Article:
After identifying likely opportunities for successful computer-aided instruction (medication administration techniques), we determined the type and format of computer-delivered training needed. The study team agreed that any tools developed would have to address several critical issues. The broad geographic dispersion of the students (statewide) would require near-universal accessibility by Web-enabled computers. Integration of audio, video, and text instruction to accommodate and reinforce a range of learning styles was also important. A multimedia approach would allow the user the flexibility to use the tool in various settings, eg, using only the written and video portions of the vignette at times when the audio portion would be disruptive. To be an effective onsite resource, “on demand” delivery also was crucial so that students could access the instruction at convenient times and on an as-needed basis. Further, by virtue of the ubiquitous nature of the Internet, this resource material would be readily available for the students during their practice experiences.

Multimedia vignettes were developed for the following 5 topics: dry powder inhaler administration; metered-dose inhaler administration; eye-drop administration technique; ear-drop administration technique for adults; and ear-drop administration technique for infants. Software used to produce the vignettes included PowerPoint for slide show development, Impatica, version 3.0.1(Impatica Inc., Ottawa, Ontario, Canada) for compression, and Impatica OnCue for Internet delivery. Impatica OnCue allows for synchronization of Impaticized Microsoft PowerPoint, highly compressed AVI (audio video interleave) digital video and audio files, with simultaneous synchronized scrolling text (similar to the delivery of lyrics in a karaoke system). Additional features included a searchable text function and a control panel with dynamic indexing and navigation for replays of individual synchronized slides. The modules allowed viewers to select a band width delivery and corresponding degree of compression to match their Internet connection speed. The vignettes were developed prior to the study initiation and stored on one of the college's Web servers, as well as on CDs and DVDs for computer-based delivery. The training clips were 1:31 to 3:51 minutes long, which is considered ideal for Web-based “on demand” training. These vignettes were reviewed and assessed for content validity (eg, accuracy, completeness) by local faculty experts responsible for instruction of these topics within the curriculum and revised and edited based on their comments and suggestions.1,20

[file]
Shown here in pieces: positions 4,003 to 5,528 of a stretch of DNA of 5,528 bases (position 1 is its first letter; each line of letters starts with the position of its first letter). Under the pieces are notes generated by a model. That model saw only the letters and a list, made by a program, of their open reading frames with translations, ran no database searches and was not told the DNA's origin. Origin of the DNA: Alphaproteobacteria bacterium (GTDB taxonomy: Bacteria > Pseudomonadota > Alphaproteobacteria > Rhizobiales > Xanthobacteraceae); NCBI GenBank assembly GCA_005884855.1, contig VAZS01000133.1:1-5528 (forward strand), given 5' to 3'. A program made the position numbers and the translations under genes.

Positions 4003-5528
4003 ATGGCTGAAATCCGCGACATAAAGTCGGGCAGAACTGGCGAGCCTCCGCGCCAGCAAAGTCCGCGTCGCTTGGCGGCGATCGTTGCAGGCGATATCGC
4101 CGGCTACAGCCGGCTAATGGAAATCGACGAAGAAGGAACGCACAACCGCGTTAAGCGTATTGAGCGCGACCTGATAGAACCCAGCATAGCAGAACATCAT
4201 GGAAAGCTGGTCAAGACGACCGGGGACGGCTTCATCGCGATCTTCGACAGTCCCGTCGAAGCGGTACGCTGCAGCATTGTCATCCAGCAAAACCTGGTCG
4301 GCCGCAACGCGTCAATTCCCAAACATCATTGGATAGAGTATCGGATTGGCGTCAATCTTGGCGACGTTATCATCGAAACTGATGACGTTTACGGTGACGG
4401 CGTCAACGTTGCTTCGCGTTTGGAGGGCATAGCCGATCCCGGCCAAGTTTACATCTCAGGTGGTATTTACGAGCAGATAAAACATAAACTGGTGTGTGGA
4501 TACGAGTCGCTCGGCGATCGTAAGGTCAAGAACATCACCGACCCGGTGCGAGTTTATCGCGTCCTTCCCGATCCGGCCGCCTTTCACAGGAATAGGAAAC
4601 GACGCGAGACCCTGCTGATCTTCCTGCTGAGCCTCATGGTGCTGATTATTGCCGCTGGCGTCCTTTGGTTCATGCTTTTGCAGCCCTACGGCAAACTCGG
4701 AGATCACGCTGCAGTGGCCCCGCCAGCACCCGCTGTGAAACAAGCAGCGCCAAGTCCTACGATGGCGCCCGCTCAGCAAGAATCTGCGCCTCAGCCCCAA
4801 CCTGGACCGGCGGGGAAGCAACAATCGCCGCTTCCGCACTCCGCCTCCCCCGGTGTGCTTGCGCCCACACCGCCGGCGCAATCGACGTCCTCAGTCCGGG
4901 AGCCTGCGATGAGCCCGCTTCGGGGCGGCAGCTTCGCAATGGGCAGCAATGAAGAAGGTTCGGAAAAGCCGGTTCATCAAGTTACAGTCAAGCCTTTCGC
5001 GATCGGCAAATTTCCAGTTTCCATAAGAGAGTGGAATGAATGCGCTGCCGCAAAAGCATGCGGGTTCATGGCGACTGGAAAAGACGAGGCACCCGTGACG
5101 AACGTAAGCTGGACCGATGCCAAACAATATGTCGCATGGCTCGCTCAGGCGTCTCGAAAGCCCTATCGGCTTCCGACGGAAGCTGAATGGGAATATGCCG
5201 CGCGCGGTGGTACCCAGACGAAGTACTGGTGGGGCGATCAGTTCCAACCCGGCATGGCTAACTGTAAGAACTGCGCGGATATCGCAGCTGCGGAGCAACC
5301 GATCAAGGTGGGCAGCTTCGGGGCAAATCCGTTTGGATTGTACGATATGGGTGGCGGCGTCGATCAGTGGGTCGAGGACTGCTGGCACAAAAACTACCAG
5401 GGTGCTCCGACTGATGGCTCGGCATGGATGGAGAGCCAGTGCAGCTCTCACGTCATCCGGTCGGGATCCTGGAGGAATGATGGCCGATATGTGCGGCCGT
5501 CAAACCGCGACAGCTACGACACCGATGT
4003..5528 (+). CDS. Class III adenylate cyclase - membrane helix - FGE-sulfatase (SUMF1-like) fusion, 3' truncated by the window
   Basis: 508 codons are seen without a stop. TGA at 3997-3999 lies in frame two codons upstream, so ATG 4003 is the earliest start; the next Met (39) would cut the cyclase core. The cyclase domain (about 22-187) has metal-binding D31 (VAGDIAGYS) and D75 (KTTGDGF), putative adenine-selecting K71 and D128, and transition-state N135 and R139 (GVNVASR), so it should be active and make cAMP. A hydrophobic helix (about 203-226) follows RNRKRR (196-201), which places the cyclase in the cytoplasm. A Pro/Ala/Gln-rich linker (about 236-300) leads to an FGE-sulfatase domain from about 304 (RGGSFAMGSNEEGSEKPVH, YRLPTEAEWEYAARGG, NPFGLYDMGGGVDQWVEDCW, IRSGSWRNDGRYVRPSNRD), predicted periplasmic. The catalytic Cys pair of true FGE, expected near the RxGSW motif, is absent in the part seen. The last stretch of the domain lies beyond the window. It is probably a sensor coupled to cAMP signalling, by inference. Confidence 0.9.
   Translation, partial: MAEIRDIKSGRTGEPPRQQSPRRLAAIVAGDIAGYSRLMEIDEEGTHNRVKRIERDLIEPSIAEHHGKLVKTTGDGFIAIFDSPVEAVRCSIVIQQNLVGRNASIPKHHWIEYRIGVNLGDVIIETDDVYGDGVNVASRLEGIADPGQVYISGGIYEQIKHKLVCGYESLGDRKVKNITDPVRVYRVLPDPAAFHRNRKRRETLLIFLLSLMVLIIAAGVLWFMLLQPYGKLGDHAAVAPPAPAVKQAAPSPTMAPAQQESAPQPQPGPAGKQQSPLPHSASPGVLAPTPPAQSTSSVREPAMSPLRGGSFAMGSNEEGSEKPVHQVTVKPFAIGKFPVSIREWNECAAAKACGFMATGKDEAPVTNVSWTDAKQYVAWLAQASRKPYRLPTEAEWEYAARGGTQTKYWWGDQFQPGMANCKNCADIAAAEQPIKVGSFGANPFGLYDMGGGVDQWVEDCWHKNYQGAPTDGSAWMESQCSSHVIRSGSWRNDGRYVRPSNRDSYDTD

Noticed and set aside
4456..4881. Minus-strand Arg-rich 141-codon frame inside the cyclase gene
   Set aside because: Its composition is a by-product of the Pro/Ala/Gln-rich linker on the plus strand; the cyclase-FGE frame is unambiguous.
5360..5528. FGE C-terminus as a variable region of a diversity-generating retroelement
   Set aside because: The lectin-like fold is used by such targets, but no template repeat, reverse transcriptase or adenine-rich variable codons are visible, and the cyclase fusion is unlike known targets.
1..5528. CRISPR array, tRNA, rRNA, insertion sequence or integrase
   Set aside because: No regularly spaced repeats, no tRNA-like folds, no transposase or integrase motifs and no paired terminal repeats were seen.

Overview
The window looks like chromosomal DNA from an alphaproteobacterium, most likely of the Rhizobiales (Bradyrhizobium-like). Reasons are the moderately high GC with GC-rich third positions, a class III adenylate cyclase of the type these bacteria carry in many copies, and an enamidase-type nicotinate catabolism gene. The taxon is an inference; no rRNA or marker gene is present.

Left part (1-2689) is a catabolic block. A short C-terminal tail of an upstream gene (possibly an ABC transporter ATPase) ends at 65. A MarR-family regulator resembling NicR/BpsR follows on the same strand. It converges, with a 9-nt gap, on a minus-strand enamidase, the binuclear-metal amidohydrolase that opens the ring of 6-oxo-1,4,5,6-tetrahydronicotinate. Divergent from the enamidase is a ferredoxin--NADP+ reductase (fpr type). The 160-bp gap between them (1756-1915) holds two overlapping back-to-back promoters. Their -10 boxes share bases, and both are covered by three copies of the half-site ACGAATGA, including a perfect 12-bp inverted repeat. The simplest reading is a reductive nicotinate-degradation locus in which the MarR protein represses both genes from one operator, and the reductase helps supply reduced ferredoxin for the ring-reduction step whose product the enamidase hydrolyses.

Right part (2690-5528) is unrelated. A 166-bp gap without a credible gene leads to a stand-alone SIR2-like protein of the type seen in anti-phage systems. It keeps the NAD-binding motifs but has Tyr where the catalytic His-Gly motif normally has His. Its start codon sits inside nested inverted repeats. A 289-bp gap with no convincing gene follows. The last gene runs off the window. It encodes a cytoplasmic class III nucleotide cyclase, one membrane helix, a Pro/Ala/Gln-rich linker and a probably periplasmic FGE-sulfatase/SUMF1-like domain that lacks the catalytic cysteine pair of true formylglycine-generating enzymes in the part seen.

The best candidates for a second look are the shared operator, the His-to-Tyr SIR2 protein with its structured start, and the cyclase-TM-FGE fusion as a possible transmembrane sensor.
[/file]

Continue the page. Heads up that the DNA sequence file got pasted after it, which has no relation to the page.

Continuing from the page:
Development of the Test Instrument

Questions to assess students' knowledge of dry powder and metered-dose inhaler administration techniques and eye-drop administration techniques were developed. The test instrument was reviewed for content validity by faculty members with expertise in the subject areas, and revisions were made based on their suggestions.

Before the study began, a beta test was conducted using a few faculty members to test the instructions, treatment manipulations, and computer projected questionnaire. Feedback was used to modify the test instrument and improve parts of the study design.

Implementation of Vignettes

Subjects were 79 fourth-year students completing their community APPE (a degree requirement). During online orientation for the community APPE, students were asked to participate in a study assessing their knowledge of administration techniques for inhalers and eye and ear drops. All students agreed to participate and completed a 12-item preintervention test. No further information about the study was provided at that time. Students were then randomly assigned to a pharmacy. Half of the practice sites were selected to incorporate the vignettes both as required viewing and as a resource available to students (students at these sites were assigned to the study group), while the other half of the sites did not make the vignettes available or inform their students about them at all (students at these sites were assigned to the control group). At the beginning of the second series of APPEs (month 2), the status of the participating sites was reversed so that all those sites that used the vignettes during month 1 did not use them in month 2. This was intended to ensure the influence of outstanding APPE preceptors at each of the sites did not influence the study results.

The 1-month APPE consisted of students practicing at a community pharmacy under the guidance of a UAMS faculty member off site (via e-mail communication) and a preceptor onsite. During the APPE, students completed specific assignments developed to expose them to critical aspects of patient care in a community pharmacy. At specific points during the month-long APPE, one of the UAMS coordinators would send an e-mail to the students in the study group with a link to a specific vignette and instructions for viewing it and applying the new knowledge. The purpose of the vignettes was twofold: to augment and extend prior learning and to maintain faculty involvement in the learning process of these widely dispersed students. On the last day of the APPE, the students returned to campus for debriefing, as well as presentations of projects and demonstration of skills learned. All participants also were asked to complete a postintervention survey at this time.